Bank intern struggles with financial language


Having studied journalism, media, and communication and later majoring in communication, applying for training or an internship at a financial institution like a bank felt like a hard decision. One would ask oneself, “What would I do there?” 

Some of the common skill sets one is required to have at a financial institution include numerical and analytical skills. My journey has not been the smoothest, diving headfirst into a world where annual percentage rate (APR) and return on investment (ROI) are basic language terms. 

ChatGPT explains APR asa standardized way of expressing the interest rate on loans or credit cards over a one-year period. The APR includes not only the interest rate charged by the lender but also any additional fees or charges associated with the loan, such as origination fees or annual fees for credit cards. This allows borrowers to compare the cost of borrowing across different lenders and loan products more accurately. The APR represents the total cost of borrowing expressed as a percentage of the loan amount, making it a useful tool for consumers to understand the true cost of credit.”

ROI is explained asa measure used to evaluate the profitability or efficiency of an investment relative to its cost. It is calculated by dividing the net profit or gain generated by the investment by the initial investment cost and expressing the result as a percentage.” These and other terms intimidated me.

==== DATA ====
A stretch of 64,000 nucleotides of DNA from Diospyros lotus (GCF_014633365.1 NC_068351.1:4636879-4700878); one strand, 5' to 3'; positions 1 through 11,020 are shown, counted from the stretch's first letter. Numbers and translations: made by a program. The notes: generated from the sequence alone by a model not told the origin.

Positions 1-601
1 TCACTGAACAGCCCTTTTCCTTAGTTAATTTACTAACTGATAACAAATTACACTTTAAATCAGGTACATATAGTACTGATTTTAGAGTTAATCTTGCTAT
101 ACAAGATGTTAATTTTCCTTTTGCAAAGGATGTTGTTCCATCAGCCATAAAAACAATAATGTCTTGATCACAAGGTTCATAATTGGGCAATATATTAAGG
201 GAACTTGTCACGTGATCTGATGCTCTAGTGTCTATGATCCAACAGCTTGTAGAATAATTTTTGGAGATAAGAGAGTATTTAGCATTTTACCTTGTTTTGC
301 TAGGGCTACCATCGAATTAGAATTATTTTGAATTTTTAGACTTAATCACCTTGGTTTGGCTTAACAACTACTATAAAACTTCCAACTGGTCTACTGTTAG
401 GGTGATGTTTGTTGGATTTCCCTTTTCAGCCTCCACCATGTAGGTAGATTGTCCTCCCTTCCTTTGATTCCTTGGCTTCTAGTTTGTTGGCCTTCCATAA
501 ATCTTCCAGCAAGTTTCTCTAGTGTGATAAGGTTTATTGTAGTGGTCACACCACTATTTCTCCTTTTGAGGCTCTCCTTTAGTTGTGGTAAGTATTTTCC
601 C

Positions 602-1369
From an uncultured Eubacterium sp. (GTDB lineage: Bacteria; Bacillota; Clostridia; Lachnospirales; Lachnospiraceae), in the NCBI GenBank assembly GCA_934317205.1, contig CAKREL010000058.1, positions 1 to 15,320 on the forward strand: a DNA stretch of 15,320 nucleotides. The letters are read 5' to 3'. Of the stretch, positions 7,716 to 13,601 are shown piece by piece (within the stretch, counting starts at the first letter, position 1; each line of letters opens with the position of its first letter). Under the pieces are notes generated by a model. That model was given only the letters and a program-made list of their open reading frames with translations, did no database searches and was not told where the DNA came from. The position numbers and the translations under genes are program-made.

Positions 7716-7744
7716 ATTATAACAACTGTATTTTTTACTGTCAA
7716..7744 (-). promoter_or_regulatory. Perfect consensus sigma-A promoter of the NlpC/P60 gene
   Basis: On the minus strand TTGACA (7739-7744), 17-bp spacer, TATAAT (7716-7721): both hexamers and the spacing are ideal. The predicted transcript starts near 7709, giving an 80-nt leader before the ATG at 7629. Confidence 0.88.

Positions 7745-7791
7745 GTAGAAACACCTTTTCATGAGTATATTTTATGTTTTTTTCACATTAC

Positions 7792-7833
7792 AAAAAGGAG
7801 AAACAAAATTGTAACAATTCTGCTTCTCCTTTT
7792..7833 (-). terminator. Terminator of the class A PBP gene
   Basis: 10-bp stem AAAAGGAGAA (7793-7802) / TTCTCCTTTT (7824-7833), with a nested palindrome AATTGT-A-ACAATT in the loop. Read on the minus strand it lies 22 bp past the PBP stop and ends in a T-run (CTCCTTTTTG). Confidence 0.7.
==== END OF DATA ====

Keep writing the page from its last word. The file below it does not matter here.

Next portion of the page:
Although these might look like very different things, a financial institution is just like any other organization that needs to have recognition in the media and communication space, hence the need for media people and activity. Financial jargon can be like a foreign language; honestly, it’s okay to feel overwhelmed at first as a communication or journalism student.

I was lucky to have people on my side that were willing to help, professionals that would guide you through the complicated terms and operations, in spite of banks being busy operations. I don’t think I have met people who work quite like this. There’s always something to do, and having a few check-in meetings with them made me do some self-realization. All these interventions made me embark on my journey to do better for myself. Imagine still learning to change shillings to dollars as quick math.

With time, I got over the fear or feeling of not doing or knowing enough and just tried to prove myself. From working in communications, the possibility of being with Investments has excited me too much. The time I have had at the Uganda Development Bank is a gratifying experience, and I’ve been taught everything from customer care to corporate communication to little banking. 

I thank the Uganda Development Bank Team for allowing me to intern with them; always letting young people pursue their interests, and most importantly, being able to lend a hand, is a golden opportunity.